On Monday we set off fairly early from Chinaman’s Bay at Maria Island. We had a mixed trip starting off motor sailing due to a lack of wind and then having to reef the main due to too much wind. That is a typical days sailing here! We did a total of 62 nm that day and anchored in Wineglass Bay, which was our first port of call in Tasmania exactly a month ago.

On Tuesday (19th) we spent the morning tidying the boat and making preparations for crossing the Bass Strait. This included cooking a big pot of chilli and filling the water tanks. We then took the opportunity to escape from the boat whilst we could. We took the dinghy ashore and had a nice walk up Mount Graham (we think) on the Freycinet peninsular. There were good views from the top but it was a bit hazy to see too far. By the time we got back down after a four-hour walk our bodies were in shock having not walked that far for a long time! Our trip ashore culminated in hilarity when Debi was once again swept overboard from the dinghy by a massive six inch wave! Given that she was drenched she then did the honourable thing and swam back to the boat.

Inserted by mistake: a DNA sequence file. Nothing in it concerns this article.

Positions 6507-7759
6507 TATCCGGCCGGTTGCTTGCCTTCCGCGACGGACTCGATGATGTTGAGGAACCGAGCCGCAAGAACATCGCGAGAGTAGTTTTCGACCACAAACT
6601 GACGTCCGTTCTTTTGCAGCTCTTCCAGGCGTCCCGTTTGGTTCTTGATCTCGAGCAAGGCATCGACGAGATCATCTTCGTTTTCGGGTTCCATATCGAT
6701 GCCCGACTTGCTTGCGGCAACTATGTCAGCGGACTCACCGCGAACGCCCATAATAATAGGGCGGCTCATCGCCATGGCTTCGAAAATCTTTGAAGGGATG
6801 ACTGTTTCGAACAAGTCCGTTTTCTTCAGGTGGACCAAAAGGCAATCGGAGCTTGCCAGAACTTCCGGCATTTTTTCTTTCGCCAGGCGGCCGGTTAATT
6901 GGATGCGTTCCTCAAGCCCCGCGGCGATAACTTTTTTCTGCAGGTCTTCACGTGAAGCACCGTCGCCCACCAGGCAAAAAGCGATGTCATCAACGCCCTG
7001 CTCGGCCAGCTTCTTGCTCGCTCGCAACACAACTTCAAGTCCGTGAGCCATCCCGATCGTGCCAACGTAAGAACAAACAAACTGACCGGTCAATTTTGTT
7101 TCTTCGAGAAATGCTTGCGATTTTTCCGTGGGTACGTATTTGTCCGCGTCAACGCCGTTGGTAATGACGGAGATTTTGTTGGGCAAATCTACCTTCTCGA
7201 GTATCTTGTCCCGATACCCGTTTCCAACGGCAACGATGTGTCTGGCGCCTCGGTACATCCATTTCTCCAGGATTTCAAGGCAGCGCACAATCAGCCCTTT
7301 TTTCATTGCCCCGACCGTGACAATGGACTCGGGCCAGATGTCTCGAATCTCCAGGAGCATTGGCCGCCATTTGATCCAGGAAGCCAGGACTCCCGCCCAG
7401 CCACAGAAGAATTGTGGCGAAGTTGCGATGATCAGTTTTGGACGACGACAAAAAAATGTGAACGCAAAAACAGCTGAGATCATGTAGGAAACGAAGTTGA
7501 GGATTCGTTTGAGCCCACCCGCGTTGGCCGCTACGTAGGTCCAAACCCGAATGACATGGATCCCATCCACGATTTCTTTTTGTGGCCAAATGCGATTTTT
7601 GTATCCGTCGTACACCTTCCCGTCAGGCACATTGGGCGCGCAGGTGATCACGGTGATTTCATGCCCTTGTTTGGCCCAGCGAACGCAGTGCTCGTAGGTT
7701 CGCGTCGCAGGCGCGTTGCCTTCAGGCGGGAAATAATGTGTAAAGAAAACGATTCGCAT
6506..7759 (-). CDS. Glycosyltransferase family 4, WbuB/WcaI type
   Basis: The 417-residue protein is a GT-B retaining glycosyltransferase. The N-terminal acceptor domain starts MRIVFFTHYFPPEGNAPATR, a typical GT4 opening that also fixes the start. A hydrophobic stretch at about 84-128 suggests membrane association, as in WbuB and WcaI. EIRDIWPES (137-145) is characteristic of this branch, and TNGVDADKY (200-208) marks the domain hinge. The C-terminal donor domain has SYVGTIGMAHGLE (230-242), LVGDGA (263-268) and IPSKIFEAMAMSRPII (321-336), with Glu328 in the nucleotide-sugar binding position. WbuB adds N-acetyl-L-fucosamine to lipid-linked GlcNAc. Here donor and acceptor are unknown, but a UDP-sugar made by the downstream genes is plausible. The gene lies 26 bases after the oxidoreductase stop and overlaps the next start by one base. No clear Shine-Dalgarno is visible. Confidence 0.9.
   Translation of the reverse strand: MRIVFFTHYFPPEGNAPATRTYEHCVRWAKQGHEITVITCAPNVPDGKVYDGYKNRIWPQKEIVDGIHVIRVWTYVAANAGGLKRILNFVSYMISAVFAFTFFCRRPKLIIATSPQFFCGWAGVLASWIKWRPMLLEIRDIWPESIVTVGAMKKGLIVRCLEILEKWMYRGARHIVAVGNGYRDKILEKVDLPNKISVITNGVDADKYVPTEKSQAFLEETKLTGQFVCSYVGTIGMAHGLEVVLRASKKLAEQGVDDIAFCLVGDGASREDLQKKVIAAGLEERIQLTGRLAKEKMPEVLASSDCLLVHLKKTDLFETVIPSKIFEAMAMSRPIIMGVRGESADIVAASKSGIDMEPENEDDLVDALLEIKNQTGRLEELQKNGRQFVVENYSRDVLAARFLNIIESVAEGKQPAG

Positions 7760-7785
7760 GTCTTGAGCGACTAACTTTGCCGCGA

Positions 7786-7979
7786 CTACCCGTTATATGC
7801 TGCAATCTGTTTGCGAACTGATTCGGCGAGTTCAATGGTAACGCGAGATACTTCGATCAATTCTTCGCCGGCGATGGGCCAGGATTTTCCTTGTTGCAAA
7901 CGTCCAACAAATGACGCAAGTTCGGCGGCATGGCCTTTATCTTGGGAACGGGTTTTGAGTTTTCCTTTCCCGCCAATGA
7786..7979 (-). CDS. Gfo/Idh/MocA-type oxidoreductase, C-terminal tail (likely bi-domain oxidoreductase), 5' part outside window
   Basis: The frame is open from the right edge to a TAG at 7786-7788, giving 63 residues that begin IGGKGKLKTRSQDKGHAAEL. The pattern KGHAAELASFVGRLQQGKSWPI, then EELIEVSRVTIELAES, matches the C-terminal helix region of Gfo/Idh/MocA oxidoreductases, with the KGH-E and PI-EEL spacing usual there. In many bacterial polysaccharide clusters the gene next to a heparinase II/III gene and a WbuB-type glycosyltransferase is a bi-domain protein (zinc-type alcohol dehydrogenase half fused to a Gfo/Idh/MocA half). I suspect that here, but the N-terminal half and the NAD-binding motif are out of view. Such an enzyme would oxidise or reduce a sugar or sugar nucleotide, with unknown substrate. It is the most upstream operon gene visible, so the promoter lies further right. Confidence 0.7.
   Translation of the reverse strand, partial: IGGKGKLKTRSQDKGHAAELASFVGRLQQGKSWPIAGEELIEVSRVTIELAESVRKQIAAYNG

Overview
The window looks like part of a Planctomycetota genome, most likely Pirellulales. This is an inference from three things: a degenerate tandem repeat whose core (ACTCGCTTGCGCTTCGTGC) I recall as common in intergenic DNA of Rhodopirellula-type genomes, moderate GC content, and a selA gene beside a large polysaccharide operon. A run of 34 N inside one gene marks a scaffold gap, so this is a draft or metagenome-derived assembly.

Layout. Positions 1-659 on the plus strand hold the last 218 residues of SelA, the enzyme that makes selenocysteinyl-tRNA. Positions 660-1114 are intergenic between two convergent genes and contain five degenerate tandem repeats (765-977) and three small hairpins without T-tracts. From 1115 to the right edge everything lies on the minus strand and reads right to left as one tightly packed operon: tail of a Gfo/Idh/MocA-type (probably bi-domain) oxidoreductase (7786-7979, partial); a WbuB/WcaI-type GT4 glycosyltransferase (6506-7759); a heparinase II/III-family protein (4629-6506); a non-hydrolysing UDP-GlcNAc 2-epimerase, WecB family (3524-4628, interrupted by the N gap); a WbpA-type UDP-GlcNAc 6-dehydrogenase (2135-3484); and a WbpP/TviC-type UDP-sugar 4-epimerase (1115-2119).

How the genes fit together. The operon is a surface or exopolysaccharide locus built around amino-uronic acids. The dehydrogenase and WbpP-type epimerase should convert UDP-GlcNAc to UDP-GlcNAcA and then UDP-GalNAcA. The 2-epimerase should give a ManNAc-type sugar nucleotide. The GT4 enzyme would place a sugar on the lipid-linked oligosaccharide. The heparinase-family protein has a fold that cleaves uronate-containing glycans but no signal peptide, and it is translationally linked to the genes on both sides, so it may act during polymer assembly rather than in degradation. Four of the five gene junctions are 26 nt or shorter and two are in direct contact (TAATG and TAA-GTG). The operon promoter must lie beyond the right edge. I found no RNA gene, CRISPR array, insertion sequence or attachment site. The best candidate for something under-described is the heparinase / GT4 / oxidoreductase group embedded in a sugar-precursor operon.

We set off from Wineglass at 0730 on Wednesday with a destination of Eden on the NSW coast. We had a good sail for most of the day but the wind died in the evening and we spent last night motor sailing all night. So progress has been slow.  We had light winds most of Thursday and so decided to change to our No. 1 headsail, which is much larger than the standard cruising headsail that we have been using. This has allowed us to finally turn off the engine and enjoy the sound of the water rushing past. Well to be honest not really rushing as we are only doing 5.5 knots but it still sounds nice. As I write this we are 85 nm east of Flinders Island with 170nm to go to Eden. It’s going to be a while until I get a signal to send this!